The Nasscom Game Developer’s Conference 2017 experience stood out in many ways. The topmost being that it inspired creativity. In whatever capacity the game development folks joined the conference, they added to the energy to inspire others.
My focus this year was attending the sessions on serious and applied games because I wanted to learn how other serious game developers are thinking when applying gaming concepts to learning and training of people and in turn influencing behaviors.
Game Based Psychometric Tests
If you have ever given a psychometric test, you will know how painful it is to sit through a series of questions judging you on your personality, attitude, mental capabilities and behavioral style, which then conclude if you are fit enough for a role or promotion on a job. These tests cause immense user fatigue (believe me I have sat through it!!!) which sometimes leads to completing answers just for the sake of doing the test.
Built with the intention to solve the issues related to taking text based psychometric tests, Indian game developer Talent Litmus spoke about their role playing game ‘Nautics’. Working together with psychologists, the team explained how they designed a game that mimics real life situations that helps them draw data points on decision making, attitude toward competition, and other similar thinking and cognitive skills of a person taking the test.
IBM Watson Services
Another interesting session was by Phaedra Boinodiris, a Serious Gaming/Gamification Global Leader with IBM, who spoke beyond gaming and gamification about AI and how it can be used to change people’s behaviors. She referred to different case studies involving the IBM Watson APIs.
I loved the idea of an app giving personality insights or the present state of emotion of a person based on their tweets. Or a picture taken be tagged and classified very accurately. There were so many innovative ideas that attendees discussed when they understood the strength of the APIs.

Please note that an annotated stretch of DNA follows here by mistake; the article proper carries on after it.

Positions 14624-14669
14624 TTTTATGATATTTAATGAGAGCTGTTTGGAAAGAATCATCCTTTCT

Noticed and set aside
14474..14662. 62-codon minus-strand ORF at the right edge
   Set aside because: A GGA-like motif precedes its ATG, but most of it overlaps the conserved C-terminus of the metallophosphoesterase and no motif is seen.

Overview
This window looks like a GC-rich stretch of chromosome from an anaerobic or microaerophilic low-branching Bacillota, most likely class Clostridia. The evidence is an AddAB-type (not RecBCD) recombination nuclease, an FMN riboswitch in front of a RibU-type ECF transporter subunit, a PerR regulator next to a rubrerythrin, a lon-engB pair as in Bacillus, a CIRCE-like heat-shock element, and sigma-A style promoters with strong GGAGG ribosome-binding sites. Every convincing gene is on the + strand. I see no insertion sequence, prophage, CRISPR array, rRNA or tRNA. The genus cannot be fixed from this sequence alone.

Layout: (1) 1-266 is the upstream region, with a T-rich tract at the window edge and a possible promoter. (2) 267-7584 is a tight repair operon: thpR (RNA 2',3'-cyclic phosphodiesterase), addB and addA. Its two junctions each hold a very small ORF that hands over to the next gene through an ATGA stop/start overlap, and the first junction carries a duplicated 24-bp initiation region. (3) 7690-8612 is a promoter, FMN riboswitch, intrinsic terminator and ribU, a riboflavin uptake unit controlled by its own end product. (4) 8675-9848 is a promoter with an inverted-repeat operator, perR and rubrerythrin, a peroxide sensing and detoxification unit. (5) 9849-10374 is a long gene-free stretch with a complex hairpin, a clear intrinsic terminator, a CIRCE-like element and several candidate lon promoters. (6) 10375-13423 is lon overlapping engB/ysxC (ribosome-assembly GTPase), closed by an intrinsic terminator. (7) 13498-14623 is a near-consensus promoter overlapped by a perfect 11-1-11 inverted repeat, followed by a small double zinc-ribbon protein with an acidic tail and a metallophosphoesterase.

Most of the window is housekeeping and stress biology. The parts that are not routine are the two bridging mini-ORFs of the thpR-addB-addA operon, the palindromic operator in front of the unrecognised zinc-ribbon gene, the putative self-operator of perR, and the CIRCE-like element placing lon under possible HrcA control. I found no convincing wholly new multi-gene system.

Gamification as a motivator for ADHS treatment
A research scientist from Lucern University, Switzerland spoke about using ‘Neurofeedback’, a promising therapy method designed for home learning for ADHD patients (Attention Deficit Hyperactivity Disorder patients). She explained how the content designed by them tracks the patient’s attention span using a medical device and alerts the user with a feedback mechanism when the attention starts dropping.
Medical research based design has always been an area I’ve loved working on so the talk proved to be very interesting.
Panel Discussion with Serious Games Customers
The panel discussion with customers of serious game was encouraging to listen to because convincing customers to invest in games for learning is one of the biggest challenges we face in the industry.
Anyone who is in the field of learning and training will have a story to share about how customers prefer traditional methods of classroom and web based training to impart serious knowledge. Gaming is always treated casually, but research has proven that games help in better retention of learning as compared to the traditional methods of learning, where we sit and read in a classroom. This TED video – Play is more than just fun, sums it up beautifully. I was glad the panel had the conviction that games have many added benefits while educating users.